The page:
Some bloggers write only about the happy, successful events of their lives, choosing to present a Pollyanna view of their world to their readers. Other bloggers seem to use their writings as a vent-all for everything wrong in their lives and others still just avoid all personal references all together by simply posting photographs. I don't criticize any of these; it's every person's right to blog how they want to! But I do, on the other hand, try to present an even flow, a happy medium between senseless joy and head-banging dismality. Even so, I thought seriously about not presenting this post. Just wipe it out and none of you would be the wiser. However, it does have a good lesson in it; one that is best learned by you observing someone else's stupidity, rather than risk yourself. And lest any of you think that I am truly, always Queen of the Universe, I do present this story to remind you that even I don't always know what the hell I'm doing. There is much to be said for sheer determination in the face of adversity but there should also be much said for not being impatient and getting aggravated easily.
So, you know of the problems that occurred last week with the water pump and my struggle to correct this malfunction, which I did. Well, not one day after my 'success', I was thwarted again when I got up that morning and realized I had no water again. I resigned myself to the situation and walked down to the spring and pump house to see what the problem was. Upon arriving at the spring, I saw that an old, rubber coupling had let go (I failed to check if it was still tight) and the water line was just laying open. Now, here is where I made my first mistake. I forgot that this end of the line had a backflow preventer installed, so the water in the line would not run out in such a situation. It also has a regular shut-off valve below the preventer, and knowing this was open, I assumed all the water below the pump had run out. This meant, in my mind, that the pump and all lines below, would need to be reprimed. So, I put the line back together, actually moving the footvalve back to the original spring (more about this later) and then going up to the pump house to see what was going on there.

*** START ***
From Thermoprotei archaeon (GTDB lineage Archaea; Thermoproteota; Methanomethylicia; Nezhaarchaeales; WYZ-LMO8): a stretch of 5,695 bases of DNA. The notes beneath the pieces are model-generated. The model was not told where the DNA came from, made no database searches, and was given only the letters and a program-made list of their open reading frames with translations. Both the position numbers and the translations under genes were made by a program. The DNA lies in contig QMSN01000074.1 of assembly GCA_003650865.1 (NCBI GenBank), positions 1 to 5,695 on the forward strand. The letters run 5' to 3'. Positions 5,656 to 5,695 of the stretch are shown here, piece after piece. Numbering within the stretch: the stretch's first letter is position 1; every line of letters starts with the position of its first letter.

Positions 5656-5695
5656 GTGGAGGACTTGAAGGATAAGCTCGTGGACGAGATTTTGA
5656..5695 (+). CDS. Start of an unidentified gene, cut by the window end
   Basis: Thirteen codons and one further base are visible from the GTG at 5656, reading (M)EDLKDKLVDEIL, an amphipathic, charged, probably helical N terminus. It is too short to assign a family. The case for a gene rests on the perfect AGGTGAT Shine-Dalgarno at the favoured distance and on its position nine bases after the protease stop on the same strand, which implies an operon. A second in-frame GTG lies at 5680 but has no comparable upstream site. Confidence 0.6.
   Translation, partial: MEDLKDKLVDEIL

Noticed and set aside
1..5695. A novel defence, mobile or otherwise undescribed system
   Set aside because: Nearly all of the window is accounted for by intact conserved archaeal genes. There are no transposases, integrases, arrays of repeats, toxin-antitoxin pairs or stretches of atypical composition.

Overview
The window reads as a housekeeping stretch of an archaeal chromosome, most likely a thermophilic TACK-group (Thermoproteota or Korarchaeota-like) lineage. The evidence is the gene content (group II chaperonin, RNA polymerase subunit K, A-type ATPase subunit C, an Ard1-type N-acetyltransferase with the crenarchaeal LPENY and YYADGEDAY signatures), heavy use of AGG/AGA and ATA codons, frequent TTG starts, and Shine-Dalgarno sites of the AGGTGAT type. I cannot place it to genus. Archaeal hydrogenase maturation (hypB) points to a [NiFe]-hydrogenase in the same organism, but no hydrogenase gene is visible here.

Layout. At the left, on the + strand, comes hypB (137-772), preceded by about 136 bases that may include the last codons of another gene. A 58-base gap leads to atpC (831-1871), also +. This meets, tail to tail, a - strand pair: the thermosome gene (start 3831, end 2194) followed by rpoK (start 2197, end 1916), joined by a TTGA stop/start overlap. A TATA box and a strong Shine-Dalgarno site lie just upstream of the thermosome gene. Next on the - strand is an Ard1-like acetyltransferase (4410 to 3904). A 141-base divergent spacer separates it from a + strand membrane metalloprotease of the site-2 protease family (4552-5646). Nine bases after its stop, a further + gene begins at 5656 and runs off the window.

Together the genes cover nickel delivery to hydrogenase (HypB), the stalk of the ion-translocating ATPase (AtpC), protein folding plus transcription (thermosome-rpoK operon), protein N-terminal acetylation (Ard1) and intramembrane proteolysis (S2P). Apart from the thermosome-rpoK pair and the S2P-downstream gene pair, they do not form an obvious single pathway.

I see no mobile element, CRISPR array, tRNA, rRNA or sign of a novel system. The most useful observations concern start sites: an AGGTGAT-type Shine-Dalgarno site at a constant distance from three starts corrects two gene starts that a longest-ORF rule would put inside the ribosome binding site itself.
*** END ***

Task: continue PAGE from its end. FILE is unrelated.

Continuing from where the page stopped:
When I got to the pump house, the pressure tank was registering about 40 lbs, but knowing that just air was coming out of the lines at the house, I was skeptical that was water in the tank. I opened the drain cock on the pressure tank, and sure enough, just air came out. So, I thought I bled the pressure off the tank. Second mistake here. I was tired and aggravated and I guess I just didn't wait long enough to see that all the pressure was off. Now, some of you who are knowledgeable of such things may be grimacing and squirming in your seats right about now. You can guess what I did. I got my other tools and checked the fittings on the pump. Everything seemed okay there. All the new iron fittings had held, no apparent leaks etc. So, thinking that the line coming into the pump was dry and the pressure tank was empty, I knew I needed to prime the pump and lines so that it could start to draw water again. So, I unscrewed the plug on the top of the pump. Now, if you have never been busted in the face with a one inch, steel plug going oh, about 40 mph, it is a difficult sensation to describe to you. The odd thing is, I can't really say that it hurt. I think pain of that magnitude just goes over to shock. I knew right away something was wrong but couldn't really say what. Then I saw blood dripping on my shirt sleeve. At this point I just sat down and called Allen. He was the closest person that I knew would know what to do. After a few moments, I regained some sense (not much) and saw that the bleeding had stopped, so I went back to work trying to get the pump going. It would run but didn't seem to be drawing water. Allen arrived after a while and when he walked up I could tell from the look on his face that something more was wrong with my face. I thought the force of pressure had just bloodied my nose a little. Not so. The plug had cut a line from my nose down to my lip and it was swelling now. Real pretty. I am extremely fortunate that it had not hit me in the eye or forehead though. In the end, Allen got the pump running again. I had just not let it run long enough and while it took a considerable amount of time to get the air out of the lines, everything cleared out and all is functioning well now.
So, the moral of this little story is this: not much is so bad that it can't be fixed, so don't go to work on something with a crappy attitude and get in a hurry. You are the one that is going to suffer if something goes wrong. Check out the whole situation and if you are not sure about something, ASK somebody who would know.
The experience did have a previously unforseen benefit though! I got to use my busted face as a draw for sympathy from Mr. Mouse, who came to visit on Saturday. That even backfired on me somewhat however, because a sore upper lip is not what you want when being kissed by a man with a mustache!
*Weird Al Yankovic